Well, so, a lot of that is certainly classified and remains classified and I can't talk about.
What I can tell you is, we know some of the things that they did in 2016, everything from exploiting schisms in American society on social media, to trying to, and successfully in some cases, infiltrate state electoral boards and voting systems, to all the traditional things that intelligence services do to recruit people.
I think it is very safe to say, and what I was able to say in the book, is we thought that the Russians would do some things in 2016 that they didn't.
My belief is that they returned some of those techniques back to their quiver, and spent the last four years honing those sorts of attacks and techniques that they're using now, and that are only going to pick up steam as we approach the election, and actually continue well past the election, as we sort out what occurs at the beginning of November.
Well, can you be any more specific?
And let me ask it this way. The Trump intelligence community, folks at the top, are saying right now that China and Iran are every bit as big a threat to these 2020 elections as are the Russians.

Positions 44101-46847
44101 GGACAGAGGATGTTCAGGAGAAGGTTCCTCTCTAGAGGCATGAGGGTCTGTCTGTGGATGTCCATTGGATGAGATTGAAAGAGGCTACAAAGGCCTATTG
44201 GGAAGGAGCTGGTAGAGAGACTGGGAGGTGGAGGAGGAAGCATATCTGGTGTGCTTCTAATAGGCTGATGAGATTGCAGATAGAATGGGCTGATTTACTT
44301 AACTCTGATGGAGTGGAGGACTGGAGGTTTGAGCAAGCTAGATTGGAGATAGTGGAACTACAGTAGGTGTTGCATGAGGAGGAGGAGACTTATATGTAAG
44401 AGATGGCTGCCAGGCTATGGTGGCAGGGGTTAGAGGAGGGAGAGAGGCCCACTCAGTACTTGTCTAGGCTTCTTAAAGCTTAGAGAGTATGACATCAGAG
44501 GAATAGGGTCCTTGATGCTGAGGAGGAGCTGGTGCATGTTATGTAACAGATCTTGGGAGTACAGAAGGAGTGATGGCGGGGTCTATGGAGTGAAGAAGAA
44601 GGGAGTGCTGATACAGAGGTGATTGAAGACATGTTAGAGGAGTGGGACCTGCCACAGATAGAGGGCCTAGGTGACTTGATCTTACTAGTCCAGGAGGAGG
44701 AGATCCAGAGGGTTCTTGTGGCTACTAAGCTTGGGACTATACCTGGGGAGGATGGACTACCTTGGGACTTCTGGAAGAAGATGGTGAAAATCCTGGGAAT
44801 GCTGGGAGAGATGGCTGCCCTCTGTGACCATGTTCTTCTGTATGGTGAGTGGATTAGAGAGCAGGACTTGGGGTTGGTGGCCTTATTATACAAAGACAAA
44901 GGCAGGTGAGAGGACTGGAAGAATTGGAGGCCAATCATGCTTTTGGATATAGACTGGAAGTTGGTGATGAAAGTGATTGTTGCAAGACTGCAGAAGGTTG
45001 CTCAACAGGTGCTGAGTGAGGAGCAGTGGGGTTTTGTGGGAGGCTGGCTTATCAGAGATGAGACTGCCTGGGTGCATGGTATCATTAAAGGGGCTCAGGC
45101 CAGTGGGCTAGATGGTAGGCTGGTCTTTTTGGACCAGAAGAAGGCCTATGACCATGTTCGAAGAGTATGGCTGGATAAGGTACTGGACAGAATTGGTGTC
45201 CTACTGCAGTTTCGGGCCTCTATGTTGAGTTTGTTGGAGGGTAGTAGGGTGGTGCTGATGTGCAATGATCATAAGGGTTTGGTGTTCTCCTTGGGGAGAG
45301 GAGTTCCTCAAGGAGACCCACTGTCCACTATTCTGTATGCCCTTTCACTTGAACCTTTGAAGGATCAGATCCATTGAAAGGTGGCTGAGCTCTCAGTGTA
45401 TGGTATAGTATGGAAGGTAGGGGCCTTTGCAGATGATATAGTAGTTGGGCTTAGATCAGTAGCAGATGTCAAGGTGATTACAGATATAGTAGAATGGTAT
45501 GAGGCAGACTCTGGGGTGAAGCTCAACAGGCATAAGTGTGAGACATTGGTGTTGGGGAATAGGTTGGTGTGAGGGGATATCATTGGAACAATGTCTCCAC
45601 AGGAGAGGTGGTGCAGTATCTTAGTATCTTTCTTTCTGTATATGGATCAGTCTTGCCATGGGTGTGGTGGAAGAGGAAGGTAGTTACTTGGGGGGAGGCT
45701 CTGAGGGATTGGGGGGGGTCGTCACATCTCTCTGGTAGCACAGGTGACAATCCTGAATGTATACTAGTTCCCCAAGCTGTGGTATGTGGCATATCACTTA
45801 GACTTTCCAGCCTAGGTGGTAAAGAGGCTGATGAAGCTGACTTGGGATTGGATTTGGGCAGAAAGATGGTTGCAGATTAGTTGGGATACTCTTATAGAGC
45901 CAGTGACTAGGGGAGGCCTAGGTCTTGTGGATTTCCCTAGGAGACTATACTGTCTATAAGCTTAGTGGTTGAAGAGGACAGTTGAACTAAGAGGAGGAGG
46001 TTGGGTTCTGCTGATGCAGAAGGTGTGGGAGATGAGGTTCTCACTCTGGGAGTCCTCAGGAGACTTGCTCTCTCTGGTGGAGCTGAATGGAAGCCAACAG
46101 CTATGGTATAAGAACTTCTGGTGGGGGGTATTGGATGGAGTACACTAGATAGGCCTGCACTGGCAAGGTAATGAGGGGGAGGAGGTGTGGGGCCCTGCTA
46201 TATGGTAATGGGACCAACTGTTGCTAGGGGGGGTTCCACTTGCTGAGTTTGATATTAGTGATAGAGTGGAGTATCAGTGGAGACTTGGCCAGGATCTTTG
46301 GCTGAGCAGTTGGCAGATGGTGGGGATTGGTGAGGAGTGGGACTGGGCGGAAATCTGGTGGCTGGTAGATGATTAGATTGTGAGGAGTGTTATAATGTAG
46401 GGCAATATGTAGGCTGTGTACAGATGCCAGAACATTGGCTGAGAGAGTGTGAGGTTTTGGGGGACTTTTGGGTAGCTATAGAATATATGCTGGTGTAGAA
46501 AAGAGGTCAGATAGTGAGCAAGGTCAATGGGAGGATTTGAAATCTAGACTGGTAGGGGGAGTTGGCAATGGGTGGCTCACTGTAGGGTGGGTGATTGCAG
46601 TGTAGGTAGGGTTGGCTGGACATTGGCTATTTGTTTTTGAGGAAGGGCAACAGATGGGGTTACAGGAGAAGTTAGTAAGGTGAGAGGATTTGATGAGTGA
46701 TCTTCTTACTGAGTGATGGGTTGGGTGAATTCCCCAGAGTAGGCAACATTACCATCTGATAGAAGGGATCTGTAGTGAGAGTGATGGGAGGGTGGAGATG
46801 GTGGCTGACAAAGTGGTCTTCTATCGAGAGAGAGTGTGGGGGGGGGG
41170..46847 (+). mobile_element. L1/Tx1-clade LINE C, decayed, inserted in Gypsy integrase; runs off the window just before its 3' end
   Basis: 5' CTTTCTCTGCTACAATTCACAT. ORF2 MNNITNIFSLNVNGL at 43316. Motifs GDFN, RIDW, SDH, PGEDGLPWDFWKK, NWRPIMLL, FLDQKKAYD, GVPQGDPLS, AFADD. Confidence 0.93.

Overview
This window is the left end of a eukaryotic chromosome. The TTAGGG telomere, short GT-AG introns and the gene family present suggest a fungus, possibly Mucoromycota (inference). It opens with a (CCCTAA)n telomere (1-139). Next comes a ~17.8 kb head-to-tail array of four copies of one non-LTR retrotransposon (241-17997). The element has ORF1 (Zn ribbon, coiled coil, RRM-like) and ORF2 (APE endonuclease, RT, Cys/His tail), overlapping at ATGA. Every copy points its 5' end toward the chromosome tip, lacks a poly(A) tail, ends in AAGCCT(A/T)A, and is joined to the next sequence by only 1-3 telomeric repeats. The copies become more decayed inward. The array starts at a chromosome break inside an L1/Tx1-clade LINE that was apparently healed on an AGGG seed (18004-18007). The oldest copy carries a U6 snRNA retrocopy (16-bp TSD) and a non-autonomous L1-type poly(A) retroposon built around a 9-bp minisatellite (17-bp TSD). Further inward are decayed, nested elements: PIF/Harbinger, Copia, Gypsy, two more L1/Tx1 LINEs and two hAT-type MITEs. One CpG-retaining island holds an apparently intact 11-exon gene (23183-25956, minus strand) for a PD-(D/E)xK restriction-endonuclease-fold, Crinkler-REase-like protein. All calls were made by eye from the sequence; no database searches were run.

How do you react to that?
My experience, again, over two decades is that it's absolutely false.
When you look at the nature and the depth of what Russia is doing, they are engaging in the American electoral process in a fundamentally greater and more complex and more intrusive way than any other nation on the face of the Earth.
Russia is getting into our domestic politics, into our domestic schisms. They're fomenting tensions between various elements of American society in a way that simply, the Chinese, the Iranians and others are not doing.
And for the administration to suggest otherwise is deeply misleading and inaccurate.
Different subject, but something you write about in the book at length, and that is the investigation into former Secretary of State Hillary Clinton's e-mails.
And you went on in that connection to write that former FBI Director James Comey made decisions around that investigation that you say ultimately hurt Hillary Clinton's chances in that election, helped President Trump.
And you went on. You said: "As much as it pains me to admit it, the Russians weren't the only ones who pushed the needle toward Trump. The bureau did too."
That's quite an acknowledgment.
Well, it is.